PepsiCo – the History of Pepsi-Cola
In 1893, Caleb Bradham created a drink in his home spicing it with kola nuts and the enzyme pepsin. At first, he called it “Brad’s Drink” and this was the first name of Pepsi Cola. It was so delicious that he soon started selling it in his neighborhood. Later, in 1998, this tasty beverage was renamed to Pepsi Cola and this was when the start of this world brand was put.
The first years Bradham prepared Pepsi in his drugstore, but soon he was not able to supply the increased quantity that people wanted to buy. In 1903 he rented a building where the bottling of the drink was moved. The sales in that year reached almost 8000 gallons. Seeing a big potential in his drink, Caleb started building a brand and actively marketing his product. He developed a new handy bottle, which could be sold almost anywhere. This simple move more than doubled the sales, which reached nearly 20 000 gallons in 1904. The next year the first logo of Pepsi was created. A few years later, Bradham hired the racer Barney Oldfield, who became the first face of Pepsi Cola, advertising it as a nice refreshing drink, a nice bracer before a race. Everything went well, Bradham enjoyed increasing sales and people enjoyed more and more his drink. It was initially branded as delicious, healthy and refreshing, and that had continued for the next two decades.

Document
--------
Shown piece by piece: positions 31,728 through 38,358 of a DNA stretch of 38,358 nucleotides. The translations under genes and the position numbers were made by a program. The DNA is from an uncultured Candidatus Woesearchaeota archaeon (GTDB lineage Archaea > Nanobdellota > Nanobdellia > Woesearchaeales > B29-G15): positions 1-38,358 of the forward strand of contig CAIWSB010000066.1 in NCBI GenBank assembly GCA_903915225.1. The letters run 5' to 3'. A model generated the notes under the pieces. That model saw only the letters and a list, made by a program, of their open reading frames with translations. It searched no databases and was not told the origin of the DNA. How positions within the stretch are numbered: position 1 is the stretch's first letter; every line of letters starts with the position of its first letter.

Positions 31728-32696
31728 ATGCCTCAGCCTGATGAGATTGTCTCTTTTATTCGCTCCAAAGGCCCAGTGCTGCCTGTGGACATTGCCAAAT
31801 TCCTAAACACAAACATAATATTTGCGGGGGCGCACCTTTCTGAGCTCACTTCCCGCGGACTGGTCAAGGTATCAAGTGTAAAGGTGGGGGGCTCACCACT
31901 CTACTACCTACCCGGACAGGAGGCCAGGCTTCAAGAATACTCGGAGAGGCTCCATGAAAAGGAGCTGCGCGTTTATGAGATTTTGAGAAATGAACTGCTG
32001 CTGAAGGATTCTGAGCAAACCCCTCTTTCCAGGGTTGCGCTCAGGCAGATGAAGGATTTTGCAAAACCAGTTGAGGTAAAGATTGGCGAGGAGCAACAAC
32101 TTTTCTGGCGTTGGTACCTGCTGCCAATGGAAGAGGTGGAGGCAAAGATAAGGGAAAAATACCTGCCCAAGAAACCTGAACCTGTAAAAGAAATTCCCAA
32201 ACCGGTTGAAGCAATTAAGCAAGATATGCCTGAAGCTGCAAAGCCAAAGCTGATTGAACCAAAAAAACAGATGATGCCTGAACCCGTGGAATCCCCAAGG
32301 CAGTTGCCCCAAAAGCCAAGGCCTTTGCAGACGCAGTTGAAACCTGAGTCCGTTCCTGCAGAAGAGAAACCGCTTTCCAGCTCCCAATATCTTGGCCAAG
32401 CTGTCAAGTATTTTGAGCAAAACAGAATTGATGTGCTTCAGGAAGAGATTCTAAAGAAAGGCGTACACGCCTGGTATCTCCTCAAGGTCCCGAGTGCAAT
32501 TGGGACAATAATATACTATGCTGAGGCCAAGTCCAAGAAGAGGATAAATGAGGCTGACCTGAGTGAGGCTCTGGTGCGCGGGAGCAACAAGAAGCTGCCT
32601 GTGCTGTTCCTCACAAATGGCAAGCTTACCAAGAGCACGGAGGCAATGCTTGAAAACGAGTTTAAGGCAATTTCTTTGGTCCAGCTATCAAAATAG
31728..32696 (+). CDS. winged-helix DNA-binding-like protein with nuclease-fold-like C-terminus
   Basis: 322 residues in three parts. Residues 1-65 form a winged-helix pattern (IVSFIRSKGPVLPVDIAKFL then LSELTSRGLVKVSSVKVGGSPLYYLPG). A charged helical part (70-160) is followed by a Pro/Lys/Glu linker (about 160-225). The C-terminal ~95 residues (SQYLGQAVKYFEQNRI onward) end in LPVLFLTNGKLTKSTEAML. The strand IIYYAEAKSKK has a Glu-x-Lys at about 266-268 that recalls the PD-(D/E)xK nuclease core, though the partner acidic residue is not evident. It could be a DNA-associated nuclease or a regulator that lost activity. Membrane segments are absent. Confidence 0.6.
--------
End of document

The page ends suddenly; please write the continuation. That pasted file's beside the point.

The “Roaring Twenties” helped for the fast growth of the company. These years were times of wealth and excess. But when the crash of 1929 hit the society, things changed dramatically. At the climax of the Great Depression, “Pepsi Cola Co”. filed for bankruptcy. Its creditors liquidated all of the assets of the business to collect their money. A guy named Roy Megargel bought the trademark “Pepsi Cola” and created a new company, but not for long. A few years later the business defaulted on its debts once again. This time Charles Guth, a candy manufacturer and businessman, bought the assets. He had been recently refused a discount on the syrup of Coca-Cola, which he wanted to sell at his retail stores. Now he would sell Pepsi there.
In 1936, Pepsi was sold in a 12 ounce bottle for 10 cents, but the sales at that price were not going well. At that time Coca Cola was sold at higher price, but in smaller bottles of six once, 6 cents each. Pepsi decided to reduce the price 50% in order to increase the revenue and fight against the strong brand of its main competitor. They combined this with some radio advertisements featuring “Pepsi-Cola hits the spot, Twelve full ounces, that’s a lot, Twice as much for a nickel, too, Pepsi-Cola is the drink for you”, and in fact the goal was achieved. The sales skyrocketed and the profits doubled in 1938. But the real benefit was that Pepsi became stronger and far more established brand.